Are You Building Customer Loyalty?

My friend says her Jetta is the best car she's ever owned. When she bought it nearly nine years ago, she was looking for a standard shift with a V6 engine, and Volkswagen was one of only a few manufacturers offering that option. But she really loves that car.

Personally, and while I agree it's fun to drive a standard shift, I must respectfully disagree with her brand selection.

Not that I dislike Volkswagens. I've never driven a Volkswagen. It's just that I drive a Volvo.

I've owned two Volvos in my life and most likely will purchase another. This Swedish-made vehicle with its reputation for high safety standards, durability and convenience (I swear, it is made with women in mind.) has earned my loyalty.

I maintain loyalty to a number of other brands and businesses, as well.

For clothing, for example, I shop at Nordstrom's. It's my store of choice. Similarly, if I am dining out, I generally select one of several favorite restaurants, and if I'm grocery shopping, I stop at my favorite grocer.

That's not to say I never go elsewhere, but I do have store and brand loyalties and examining them, I can report this: They boil down to consistent service and value return. I'll bet I'm much like you in this respect.

Think about your loyalties. What companies are you loyal to? What would cause you to move to another company? Just how loyal are you and why? Does your loyalty depend on service? Value? How much do your emotions play in your loyalty to a product or business?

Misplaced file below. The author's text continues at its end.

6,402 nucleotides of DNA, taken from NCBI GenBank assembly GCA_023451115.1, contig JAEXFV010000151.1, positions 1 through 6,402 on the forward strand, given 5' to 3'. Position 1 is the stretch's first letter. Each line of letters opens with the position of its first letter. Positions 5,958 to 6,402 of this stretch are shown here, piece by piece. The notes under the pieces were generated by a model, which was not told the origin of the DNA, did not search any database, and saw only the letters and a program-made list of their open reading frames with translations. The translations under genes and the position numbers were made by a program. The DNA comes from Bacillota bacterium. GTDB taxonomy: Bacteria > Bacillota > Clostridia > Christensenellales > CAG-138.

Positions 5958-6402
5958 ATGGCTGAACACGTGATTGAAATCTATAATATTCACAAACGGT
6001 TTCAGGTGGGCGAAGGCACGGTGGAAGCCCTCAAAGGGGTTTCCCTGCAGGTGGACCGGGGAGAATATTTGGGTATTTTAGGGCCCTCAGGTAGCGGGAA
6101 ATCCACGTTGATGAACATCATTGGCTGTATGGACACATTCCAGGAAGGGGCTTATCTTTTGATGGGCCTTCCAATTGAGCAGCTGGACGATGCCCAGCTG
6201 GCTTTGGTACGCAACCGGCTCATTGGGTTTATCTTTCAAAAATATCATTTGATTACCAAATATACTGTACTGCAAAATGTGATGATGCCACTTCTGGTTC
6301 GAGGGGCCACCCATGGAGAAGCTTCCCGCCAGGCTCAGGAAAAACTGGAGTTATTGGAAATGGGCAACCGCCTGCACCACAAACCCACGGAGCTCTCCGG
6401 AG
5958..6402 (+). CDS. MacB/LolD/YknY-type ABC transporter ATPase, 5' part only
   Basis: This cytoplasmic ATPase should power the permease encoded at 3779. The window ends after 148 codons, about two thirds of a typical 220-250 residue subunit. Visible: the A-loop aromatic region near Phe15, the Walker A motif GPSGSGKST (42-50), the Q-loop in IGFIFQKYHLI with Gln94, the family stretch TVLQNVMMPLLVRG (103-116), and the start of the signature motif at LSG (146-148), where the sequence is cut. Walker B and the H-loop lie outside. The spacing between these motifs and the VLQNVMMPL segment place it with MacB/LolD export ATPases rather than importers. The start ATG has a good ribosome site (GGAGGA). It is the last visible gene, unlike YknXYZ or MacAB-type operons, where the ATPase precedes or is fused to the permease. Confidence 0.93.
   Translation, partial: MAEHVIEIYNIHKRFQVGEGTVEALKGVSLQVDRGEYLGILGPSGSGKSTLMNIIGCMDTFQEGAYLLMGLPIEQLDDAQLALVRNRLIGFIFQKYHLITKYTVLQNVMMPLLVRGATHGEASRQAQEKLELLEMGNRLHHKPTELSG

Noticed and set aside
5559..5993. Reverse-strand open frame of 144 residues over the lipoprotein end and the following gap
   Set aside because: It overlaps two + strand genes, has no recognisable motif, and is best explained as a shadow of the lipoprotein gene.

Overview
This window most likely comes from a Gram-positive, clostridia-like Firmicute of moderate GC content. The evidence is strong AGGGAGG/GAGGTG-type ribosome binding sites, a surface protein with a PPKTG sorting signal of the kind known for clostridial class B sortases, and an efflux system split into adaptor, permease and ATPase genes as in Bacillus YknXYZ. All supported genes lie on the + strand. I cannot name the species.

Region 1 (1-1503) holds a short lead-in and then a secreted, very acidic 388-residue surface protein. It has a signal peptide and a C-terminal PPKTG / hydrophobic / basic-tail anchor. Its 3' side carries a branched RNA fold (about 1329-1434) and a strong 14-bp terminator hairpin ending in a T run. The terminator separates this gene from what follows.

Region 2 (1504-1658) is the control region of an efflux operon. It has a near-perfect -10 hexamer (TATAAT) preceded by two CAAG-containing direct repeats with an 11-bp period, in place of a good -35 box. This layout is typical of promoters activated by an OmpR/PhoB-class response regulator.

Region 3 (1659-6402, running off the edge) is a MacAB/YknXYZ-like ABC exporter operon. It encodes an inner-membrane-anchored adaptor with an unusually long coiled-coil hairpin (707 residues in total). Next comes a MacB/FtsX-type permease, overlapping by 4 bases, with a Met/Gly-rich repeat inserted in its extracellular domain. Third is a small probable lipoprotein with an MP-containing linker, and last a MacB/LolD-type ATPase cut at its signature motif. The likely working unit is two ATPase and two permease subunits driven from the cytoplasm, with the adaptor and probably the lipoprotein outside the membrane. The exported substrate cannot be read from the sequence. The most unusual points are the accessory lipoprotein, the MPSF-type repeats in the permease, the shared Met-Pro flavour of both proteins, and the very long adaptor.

What about your business? Do you have loyal customers or clients, customers who return time after time to buy from you? How do you keep them loyal?

It's important for all of us business owners to consider these questions and further to keep customers loyal to our businesses. Look at what statistics on customer loyalty show…

In addition, we know that…

So now, as one year ends and another begins, think about your customer relationships. In today's market in which business is so often driven by price, you must stand out. Do it by creating and maintaining great relationships. They are the key to your business.

Tips: Seven Customer Loyalty Drivers

In business, we work hard to satisfy our customers. But at a time when customers can be lured away by more competitive pricing, customer satisfaction may not be enough.

Rather, you need customer loyalty.

So, what drives customer loyalty? Here are seven keys you can use to assess and build your customer loyalty:

1. Emotional dependence. Customers become emotionally dependent when they rely on you for support, guidance and decision-making. This reliance is based on shared values.

To create emotional dependence, determine your customers' values — integrity, reliability, empathy, relationship depth — and then demonstrate that you care about those same values.

2. Structural dependence. Structural dependence is among the most powerful loyalty builders. It involves your customer's operations: his people, facilities, systems and distribution channels.

To create structural dependence, you must understand how your customer's business operates, identify his weak links and then help him strengthen those links.

3. Business dependence. When you and your customer work together operationally and financially for mutual value, you build a business dependence. Generally, business dependence develops around marketing issues such as creating go-to-market solutions, retaining a client base or maintaining a competitive edge in the market.

To create business dependence, identify where your customer is weak but you are strong, and where you are weak but she is strong. Your goal is to work together to build on each other's strengths and minimize each other's weaknesses.

4. Customer satisfaction. Customer satisfaction indicates how well your organization performs during a specific event. Was the product delivered of good quality? How good was service? How quickly was it delivered? How well was a product supported?